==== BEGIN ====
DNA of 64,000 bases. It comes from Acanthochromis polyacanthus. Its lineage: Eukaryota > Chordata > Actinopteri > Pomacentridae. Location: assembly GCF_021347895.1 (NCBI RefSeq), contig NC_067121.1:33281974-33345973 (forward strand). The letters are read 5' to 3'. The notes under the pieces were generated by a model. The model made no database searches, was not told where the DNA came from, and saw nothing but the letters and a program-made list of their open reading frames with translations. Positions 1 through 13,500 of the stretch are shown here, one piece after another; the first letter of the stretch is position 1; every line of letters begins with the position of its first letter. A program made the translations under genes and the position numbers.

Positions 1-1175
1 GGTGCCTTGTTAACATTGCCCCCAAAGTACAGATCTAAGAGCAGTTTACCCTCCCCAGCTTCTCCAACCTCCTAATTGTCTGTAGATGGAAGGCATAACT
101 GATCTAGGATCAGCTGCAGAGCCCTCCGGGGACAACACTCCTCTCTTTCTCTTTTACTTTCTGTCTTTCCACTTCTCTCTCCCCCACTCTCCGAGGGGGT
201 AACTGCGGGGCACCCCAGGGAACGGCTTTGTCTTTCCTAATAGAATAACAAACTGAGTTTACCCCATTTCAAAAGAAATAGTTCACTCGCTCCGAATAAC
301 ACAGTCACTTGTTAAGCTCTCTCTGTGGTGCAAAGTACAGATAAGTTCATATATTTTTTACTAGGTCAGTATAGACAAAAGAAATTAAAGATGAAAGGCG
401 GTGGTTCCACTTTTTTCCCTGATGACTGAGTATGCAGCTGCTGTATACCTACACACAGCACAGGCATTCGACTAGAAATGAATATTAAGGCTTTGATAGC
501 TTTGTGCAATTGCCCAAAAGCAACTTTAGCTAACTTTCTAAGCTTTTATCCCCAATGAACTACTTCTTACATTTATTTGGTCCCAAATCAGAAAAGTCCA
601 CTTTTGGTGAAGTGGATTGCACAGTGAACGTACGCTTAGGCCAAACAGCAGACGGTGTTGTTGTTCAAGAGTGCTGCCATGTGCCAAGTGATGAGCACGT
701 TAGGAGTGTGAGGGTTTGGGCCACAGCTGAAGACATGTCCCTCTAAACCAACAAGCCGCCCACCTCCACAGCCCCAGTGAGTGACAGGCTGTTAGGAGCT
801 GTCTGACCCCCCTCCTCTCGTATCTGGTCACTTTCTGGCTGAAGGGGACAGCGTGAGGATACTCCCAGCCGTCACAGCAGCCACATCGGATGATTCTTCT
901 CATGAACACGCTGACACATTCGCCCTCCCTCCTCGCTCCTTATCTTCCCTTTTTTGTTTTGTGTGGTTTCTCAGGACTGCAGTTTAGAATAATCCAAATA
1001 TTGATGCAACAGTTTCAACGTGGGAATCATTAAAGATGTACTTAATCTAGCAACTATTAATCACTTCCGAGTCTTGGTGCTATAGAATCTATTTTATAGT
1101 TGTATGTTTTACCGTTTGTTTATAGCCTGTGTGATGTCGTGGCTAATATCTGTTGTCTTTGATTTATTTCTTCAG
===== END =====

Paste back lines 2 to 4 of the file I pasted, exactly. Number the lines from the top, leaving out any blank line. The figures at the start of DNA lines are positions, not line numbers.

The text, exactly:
Positions 1-1175
1 GGTGCCTTGTTAACATTGCCCCCAAAGTACAGATCTAAGAGCAGTTTACCCTCCCCAGCTTCTCCAACCTCCTAATTGTCTGTAGATGGAAGGCATAACT
101 GATCTAGGATCAGCTGCAGAGCCCTCCGGGGACAACACTCCTCTCTTTCTCTTTTACTTTCTGTCTTTCCACTTCTCTCTCCCCCACTCTCCGAGGGGGT